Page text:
bodies. Of the objects that orbit the Sun
Sun
indirectly, the moons, two are larger than the smallest planet, Mercury.[d] The Solar System
Solar System
formed 4.6 billion years ago from the gravitational collapse of a giant interstellar molecular cloud. The vast majority of the system's mass is in the Sun, with the majority of the remaining mass contained in Jupiter. The four smaller inner planets, Mercury, Venus, Earth
Earth
and Mars, are terrestrial planets, being primarily composed of rock and metal
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Ecliptic
The ecliptic is the circular path on the celestial sphere that the Sun appears to follow over the course of a year; it is the basis of the ecliptic coordinate system
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Serpens
Serpens
Serpens
("the Serpent", Greek Ὄφις) is a constellation of the northern hemisphere. One of the 48 constellations listed by the 2nd-century astronomer Ptolemy, it remains one of the 88 modern constellations defined by the International Astronomical Union. It is unique among the modern constellations in being split into two non-contiguous parts, Serpens
Serpens
Caput (Serpent Head) to the west and Serpens
Serpens
Cauda (Serpent Tail) to the east. Between these two halves lies the constellation of Ophiuchus, the "Serpent-Bearer"
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Subaru Telescope
Subaru Telescope
Subaru Telescope
(すばる望遠鏡, Subaru Bōenkyō) is the 8.2-meter (320 in) flagship telescope of the National Astronomical Observatory of Japan, located at the Mauna Kea Observatory on Hawaii. It is named after the open star cluster known in English as the Pleiades
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Minor Planet
A minor planet is an astronomical object in direct orbit around the Sun
Sun
(or more broadly, any star with a planetary system) that is neither a planet nor exclusively classified as a comet.[a] Before 2006 the International Astronomical Union
International Astronomical Union
(IAU) officially used the term minor planet, but during that year's meeting it reclassified minor planets and comets into dwarf planets and small Solar System
Solar System
bodies (SSSBs).[1] Minor planets can be dwarf planets, asteroids, trojans, centaurs, Kuiper belt
Kuiper belt
objects, and other trans-Neptunian objects.[2] As of 2018, the orbits of 757,626 minor planets were archived at the Minor Planet Center, 516,386 of which had received permanent numbers (for the complete list, see index).[3] The first minor planet to be discovered was Ceres in 1801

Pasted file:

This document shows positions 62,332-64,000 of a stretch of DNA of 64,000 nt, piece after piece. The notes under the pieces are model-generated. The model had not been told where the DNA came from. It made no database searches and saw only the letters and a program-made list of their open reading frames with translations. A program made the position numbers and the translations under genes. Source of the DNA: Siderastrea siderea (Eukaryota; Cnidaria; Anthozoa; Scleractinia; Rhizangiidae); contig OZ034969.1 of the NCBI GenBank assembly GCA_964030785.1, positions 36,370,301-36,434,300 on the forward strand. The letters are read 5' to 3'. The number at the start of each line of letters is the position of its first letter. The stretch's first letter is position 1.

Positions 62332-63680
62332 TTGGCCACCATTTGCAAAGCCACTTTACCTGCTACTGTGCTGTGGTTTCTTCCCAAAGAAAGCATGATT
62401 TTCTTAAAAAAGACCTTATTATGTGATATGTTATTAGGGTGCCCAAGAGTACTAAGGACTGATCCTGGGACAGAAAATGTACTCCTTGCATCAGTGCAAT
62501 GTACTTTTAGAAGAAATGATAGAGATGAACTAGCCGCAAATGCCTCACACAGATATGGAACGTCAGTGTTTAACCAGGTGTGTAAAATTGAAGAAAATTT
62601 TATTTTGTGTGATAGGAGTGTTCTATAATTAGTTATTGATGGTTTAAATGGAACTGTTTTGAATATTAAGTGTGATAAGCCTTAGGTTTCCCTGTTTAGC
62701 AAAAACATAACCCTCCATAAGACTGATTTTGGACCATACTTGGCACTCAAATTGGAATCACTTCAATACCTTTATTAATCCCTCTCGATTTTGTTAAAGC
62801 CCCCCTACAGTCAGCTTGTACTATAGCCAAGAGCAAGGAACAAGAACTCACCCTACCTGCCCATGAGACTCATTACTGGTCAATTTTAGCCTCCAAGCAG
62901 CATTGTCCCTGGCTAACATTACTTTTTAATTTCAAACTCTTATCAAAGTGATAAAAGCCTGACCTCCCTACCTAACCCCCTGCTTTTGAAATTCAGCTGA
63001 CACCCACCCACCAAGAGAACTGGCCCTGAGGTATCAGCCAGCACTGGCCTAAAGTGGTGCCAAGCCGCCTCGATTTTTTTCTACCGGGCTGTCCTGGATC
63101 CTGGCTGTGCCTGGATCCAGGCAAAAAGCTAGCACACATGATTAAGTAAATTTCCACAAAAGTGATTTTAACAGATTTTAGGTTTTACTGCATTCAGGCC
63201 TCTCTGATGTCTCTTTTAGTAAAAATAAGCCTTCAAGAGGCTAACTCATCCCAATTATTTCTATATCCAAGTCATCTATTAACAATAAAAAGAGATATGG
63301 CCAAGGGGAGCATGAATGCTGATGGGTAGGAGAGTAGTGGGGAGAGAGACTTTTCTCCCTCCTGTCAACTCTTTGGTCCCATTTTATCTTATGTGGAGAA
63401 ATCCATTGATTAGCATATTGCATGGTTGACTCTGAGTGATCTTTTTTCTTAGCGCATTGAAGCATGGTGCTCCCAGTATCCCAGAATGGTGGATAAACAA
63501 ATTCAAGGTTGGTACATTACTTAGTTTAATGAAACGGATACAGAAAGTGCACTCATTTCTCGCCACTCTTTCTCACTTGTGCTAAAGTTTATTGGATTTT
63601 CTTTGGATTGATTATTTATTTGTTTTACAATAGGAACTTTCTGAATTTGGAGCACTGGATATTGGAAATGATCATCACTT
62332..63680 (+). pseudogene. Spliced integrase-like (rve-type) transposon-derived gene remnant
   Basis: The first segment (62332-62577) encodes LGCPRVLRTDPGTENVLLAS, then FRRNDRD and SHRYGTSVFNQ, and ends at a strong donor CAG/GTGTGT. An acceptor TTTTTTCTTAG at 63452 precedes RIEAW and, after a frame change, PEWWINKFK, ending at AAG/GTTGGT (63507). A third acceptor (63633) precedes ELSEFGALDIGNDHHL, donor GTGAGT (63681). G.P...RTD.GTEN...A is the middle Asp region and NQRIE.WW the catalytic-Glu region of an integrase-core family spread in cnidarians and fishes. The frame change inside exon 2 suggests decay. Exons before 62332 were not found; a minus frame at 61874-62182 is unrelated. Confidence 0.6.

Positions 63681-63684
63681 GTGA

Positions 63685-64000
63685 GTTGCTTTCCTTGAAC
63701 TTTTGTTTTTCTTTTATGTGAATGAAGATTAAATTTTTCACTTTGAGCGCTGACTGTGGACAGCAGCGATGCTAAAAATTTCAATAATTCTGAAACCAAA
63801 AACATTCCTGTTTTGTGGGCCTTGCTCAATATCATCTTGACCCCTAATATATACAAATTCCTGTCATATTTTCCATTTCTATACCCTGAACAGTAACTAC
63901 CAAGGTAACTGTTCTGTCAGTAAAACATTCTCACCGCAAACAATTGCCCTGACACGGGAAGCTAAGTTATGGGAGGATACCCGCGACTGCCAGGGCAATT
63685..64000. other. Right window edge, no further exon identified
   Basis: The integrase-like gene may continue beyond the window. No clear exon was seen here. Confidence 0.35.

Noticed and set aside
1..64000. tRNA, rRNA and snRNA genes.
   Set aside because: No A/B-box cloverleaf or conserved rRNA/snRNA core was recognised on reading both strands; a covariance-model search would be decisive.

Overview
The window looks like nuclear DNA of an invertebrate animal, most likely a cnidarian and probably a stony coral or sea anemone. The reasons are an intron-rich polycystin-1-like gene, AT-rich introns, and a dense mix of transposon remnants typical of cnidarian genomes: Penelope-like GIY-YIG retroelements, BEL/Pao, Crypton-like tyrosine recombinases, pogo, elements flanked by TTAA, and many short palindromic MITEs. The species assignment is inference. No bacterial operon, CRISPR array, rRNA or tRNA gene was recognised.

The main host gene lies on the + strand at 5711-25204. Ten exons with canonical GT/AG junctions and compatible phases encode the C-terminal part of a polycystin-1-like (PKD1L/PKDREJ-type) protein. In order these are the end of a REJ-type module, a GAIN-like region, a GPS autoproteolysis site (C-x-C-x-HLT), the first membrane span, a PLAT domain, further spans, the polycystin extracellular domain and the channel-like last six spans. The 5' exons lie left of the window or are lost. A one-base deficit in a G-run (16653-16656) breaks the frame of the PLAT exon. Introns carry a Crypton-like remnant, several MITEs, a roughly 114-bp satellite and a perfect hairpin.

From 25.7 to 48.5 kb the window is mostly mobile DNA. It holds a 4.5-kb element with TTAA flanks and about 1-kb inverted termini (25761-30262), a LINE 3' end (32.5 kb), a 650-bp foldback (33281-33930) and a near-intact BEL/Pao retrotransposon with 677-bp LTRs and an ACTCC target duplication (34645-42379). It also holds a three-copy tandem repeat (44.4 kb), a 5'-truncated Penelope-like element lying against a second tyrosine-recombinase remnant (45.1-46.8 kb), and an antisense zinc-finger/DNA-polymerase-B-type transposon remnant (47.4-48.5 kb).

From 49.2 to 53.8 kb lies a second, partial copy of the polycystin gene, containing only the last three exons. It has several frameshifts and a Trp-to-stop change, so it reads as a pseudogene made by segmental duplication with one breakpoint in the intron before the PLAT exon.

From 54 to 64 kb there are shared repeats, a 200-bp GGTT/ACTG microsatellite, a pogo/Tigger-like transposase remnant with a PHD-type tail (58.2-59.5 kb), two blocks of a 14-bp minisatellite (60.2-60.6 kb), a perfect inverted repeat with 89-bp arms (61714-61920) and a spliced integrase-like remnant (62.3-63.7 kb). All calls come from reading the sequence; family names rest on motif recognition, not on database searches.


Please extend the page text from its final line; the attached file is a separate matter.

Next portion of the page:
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Magnitude (astronomy)
In astronomy, magnitude is a logarithmic measure of the brightness of an object in a defined passband, often in the visible or infrared spectrum, but sometimes across all wavelengths. An imprecise but systematic determination of the magnitude of objects was introduced in ancient times by Hipparchus. Astronomers use two different definitions of magnitude: apparent magnitude and absolute magnitude. The apparent magnitude (mV) is the brightness of an object as it appears in the night sky from Earth, while the absolute magnitude (MV) describes the intrinsic brightness of an object as it would appear if it were placed at a certain distance from Earth, 10 parsecs for stars. A more complex definition of absolute magnitude is used for planets and small Solar System bodies, based on its brightness at one astronomical unit from the observer and the Sun. The brighter an object appears, the lower the value of its magnitude, with the brightest objects reaching negative values
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Jet Propulsion Laboratory
The Jet Propulsion Laboratory
Jet Propulsion Laboratory
(JPL) is a federally funded research and development center and NASA
NASA
field center in Pasadena, California,[1] United States, with large portions of the campus in La Cañada Flintridge, California. The JPL is owned by NASA
NASA
and managed by the nearby California Institute of Technology (Caltech) for NASA. The laboratory's primary function is the construction and operation of planetary robotic spacecraft, though it also conducts Earth-orbit and astronomy missions
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Argument Of Periapsis
The argument of periapsis (also called argument of perifocus or argument of pericenter), symbolized as ω, is one of the orbital elements of an orbiting body. Parametrically, ω is the angle from the body's ascending node to its periapsis, measured in the direction of motion. For specific types of orbits, words such as perihelion (for heliocentric orbits), perigee (for geocentric orbits), periastron (for orbits around stars), and so on may replace the word periapsis. (See apsis for more information.) An argument of periapsis of 0° means that the orbiting body will be at its closest approach to the central body at the same moment that it crosses the plane of reference from South to North. An argument of periapsis of 90° means that the orbiting body will reach periapsis at its northmost distance from the plane of reference. Adding the argument of periapsis to the longitude of the ascending node gives the longitude of the periapsis
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Asteroid Belt
The asteroid belt is the circumstellar disc in the Solar System located roughly between the orbits of the planets Mars
Mars
and Jupiter. It is occupied by numerous irregularly shaped bodies called asteroids or minor planets